2. Generating Sushi code for each variant needed.  I have this working.
  3. Packaging a set of resources into a bundle for each variant of the test case.  I'm working on this now.

Test Cases and Variants

For my purposes, a test case is a package of data needed to test a measure groups: A bundle of resources.  I have a test case with an encounter, patient and location with the following linkages:

Patient patient (stands alone)
Location location (stands alone)
Encounter.patient  references Patient/patient
Encounter.location references Location/location

I have multiple measure groups, and I want to test the different facets of inclusion/exclusion criteria for the group.  So, an encounter in a test case might be "in-progress" or "entered-in-error".  These are two variations for the test case for one of the encounter measure groups.  If the test case is TestCase1, these variations will be labeled something like TestCase1a and TestCase1b, to distinguish them.  The bundles will be different for each variation.

Also, while each bundle might contain multiple linked resources (e.g., patient, location, and encounter),
the patient, location and encounter in each bundle must be distinct from the patient, location and encounter resources in other variants.  

So, with three possible variations on location, two in encounter, and one on patient, we'll see six (3 x 2 x 1) different cases for Encounter in the bundles.

Bundle1: TestCase1a
Encounter11.patient references Patient/patient11
Encounter11.location references Location/location/11

Bundle2: TestCase1b
Encounter12.patient references Patient/patient12
Encounter12.location references Location/location12

Bundle3: TestCase1c
Encounter13.patient references Patient/patient13
Encounter13.location references Location/location13

Bundle4: TestCase1d
Encounter21.patient references Patient/patient21
Encounter21.location references Location/location21

Bundle5: TestCase1e
Encounter22.patient references Patient/patient22
Encounter22.location references Location/location22

Bundle6: TestCase1f
Encounter23.patient references Patient/patient23
Encounter23.location references Location/location23

Tuesday, September 22, 2020

A Test Case Generator for FHIR and SUSHI (and SANER )

I've often heard the complaint of combinatorial explosion with respect to creating test cases to fully test a system.  The problem is acute.  One part of the solution is good analysis, but the other part of it is automation.

It must be my week for mini-languages, because here is another example of a mini-language, this time used for test case generation.  I think I might have caught the language virus.

TestCase Case1:
    Patient patient X 30 with (
        identifier.value = Identifier,
        identifier.system = "http://sanerproject.org/testdata/patients",
        name.given in "firstnames",
        name.family in "lastnames",
        gender in "genders",
        birthDate within '@1930-09-09' to '@2020-09-09'
    // This is a set of common last names, it is purposefully of prime length
    "lastnames": {
    // This is a set of first names that are gender free, also of prime length
    // and mutually prime with the set of last names.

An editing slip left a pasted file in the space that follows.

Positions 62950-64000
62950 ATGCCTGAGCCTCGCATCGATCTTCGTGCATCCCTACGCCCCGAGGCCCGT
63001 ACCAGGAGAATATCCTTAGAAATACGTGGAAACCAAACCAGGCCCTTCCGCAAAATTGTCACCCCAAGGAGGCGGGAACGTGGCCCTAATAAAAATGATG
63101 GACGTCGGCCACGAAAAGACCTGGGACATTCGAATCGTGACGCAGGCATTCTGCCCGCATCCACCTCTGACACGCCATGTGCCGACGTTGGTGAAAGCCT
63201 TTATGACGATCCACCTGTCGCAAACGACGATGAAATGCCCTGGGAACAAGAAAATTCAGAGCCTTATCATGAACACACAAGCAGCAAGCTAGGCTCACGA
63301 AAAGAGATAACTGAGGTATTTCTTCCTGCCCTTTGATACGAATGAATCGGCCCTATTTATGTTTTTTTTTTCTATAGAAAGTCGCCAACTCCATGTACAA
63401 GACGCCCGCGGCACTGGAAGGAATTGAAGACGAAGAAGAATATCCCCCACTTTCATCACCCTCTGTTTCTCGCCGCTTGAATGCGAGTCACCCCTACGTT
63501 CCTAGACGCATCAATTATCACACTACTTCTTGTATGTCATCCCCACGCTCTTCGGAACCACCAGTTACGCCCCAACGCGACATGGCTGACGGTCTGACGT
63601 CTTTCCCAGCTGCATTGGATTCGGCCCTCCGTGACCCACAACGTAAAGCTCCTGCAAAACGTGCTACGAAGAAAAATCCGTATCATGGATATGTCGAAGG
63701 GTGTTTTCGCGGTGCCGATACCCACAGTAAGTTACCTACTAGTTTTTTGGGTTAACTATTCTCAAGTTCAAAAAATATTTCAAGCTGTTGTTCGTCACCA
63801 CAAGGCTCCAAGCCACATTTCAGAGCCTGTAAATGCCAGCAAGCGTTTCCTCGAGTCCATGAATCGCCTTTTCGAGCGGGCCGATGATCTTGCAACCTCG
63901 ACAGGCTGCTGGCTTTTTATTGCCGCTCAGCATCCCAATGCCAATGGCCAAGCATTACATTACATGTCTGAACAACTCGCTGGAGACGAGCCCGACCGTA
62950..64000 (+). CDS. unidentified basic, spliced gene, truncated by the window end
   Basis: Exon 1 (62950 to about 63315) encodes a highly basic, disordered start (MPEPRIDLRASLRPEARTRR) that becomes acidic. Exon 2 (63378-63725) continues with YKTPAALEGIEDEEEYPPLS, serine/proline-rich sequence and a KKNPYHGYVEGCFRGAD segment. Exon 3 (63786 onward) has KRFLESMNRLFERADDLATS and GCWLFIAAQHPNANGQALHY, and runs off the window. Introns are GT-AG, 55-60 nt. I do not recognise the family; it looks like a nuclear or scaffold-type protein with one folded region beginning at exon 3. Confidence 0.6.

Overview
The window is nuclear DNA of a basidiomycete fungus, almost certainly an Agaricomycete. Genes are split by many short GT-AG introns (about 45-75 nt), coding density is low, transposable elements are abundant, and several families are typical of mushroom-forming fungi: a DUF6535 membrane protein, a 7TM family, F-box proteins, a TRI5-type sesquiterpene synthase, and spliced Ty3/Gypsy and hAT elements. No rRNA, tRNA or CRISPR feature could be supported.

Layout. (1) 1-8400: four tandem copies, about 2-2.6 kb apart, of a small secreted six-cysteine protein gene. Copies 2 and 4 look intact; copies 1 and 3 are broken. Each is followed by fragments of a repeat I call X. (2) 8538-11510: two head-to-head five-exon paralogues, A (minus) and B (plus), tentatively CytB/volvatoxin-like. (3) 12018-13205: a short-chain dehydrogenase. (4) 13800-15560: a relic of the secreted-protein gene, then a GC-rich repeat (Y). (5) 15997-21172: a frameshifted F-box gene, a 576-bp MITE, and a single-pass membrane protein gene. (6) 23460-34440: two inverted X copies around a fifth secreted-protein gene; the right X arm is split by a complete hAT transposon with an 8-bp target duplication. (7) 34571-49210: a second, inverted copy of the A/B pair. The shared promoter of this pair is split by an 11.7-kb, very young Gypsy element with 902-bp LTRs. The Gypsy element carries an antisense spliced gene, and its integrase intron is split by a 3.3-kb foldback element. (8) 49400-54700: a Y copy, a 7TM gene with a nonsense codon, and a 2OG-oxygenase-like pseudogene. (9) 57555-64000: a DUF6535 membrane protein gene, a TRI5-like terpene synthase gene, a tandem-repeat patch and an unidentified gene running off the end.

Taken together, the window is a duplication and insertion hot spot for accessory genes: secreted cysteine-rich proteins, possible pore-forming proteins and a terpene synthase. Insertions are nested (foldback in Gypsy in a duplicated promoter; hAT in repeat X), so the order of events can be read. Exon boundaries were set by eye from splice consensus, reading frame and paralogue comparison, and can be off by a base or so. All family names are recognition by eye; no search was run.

"firstnames": {
    "genders": {

This example says: Generate a test case (in a bundle) containing the resource "Patient" with identifier "patient" and do it 30 times.  Take the identifier.value from an autoincrementing counter.  Set the identifier.system to a fixed value.  Pull given and family names from predefined list of values, iterating over them until done.  Take gender from another list with only two codes.  Generate birth dates from a range of values.

Now, if that was all my language did, you'd not be terribly impressed (or at least I wouldn't be).

But, what if, you could generate multiple resources, and link them correctly by identifiers.  Now we are starting to get somewhere, but it still isn't all that much better than what one can already do with an excel spreadsheet (as we did manually for the first set of test data for SANER automation).

But I also need test cases where I have encounters with, and without reasonReference as variations, with with and without reasonCode values matching a certain value set, and observation and condition resources that match or don't match selection criteria.

So, what if I could specify variation within a field like this:
Patient patient1 
    /* as before */

Condition condition1 with (
   code in COVID19Diagnosis OR in NotACovid19Diagnosis,
   patient = patient1

Encounter encounter1 with (
   reasonReference = condition1 OR missing,
   reasonCode in COVID19Diagnsoses OR missing,
   subject = patient1

And what if the test case generator spit out were six different bundles where each bundle contained a patient1, condition1 and encounter1 meeting all the appropriate mixes of criteria.

condition1 with COVID19Diagnosis, 
encounter1 with reasonReference to condition1 and reasonCode in COVID19Diagnosis
condition1 with COVID19Diagnosis,
encounter1 with reasonReference to condition1 and reasonCode missing
condition1 with COVID19Diagnosis
encounter1 with reasonRererence missing and reasonCode in COVID19Diagnosis
condition1 with NotACovid19Diagnosis
encounter1 with reasonReference to condition1 and reasonCode in COVID19Diagnosis
condition1 with NotACovid19Diagnosis
encounter1 with reasonReference to condition1 and reasonCode missing
condition1 with NotACovid19Diagnosis
encounter1 with reasonReference to condition1 and reasonCode in COVID19Diagnosis

OK, now we are talking about something useful.
And if patient1 can vary (non-essentially) across these encounters, and so can encounter location, we've gone a step better.

Yes, this could produce a muck-ton of data.  But, the computer did it, you didn't have to.  All you had to do was give it the correct instructions to do something useful, and it produced something that you can use.

Anyway, more on this later as I continue my experiments.   So far, this was about two days of work, and what I have to show for it is this sample output:

Instance: patient3
InstanceOf: Patient
Description: "Generate sample patients with random characteristics"
* birthDate = "1964-06-09"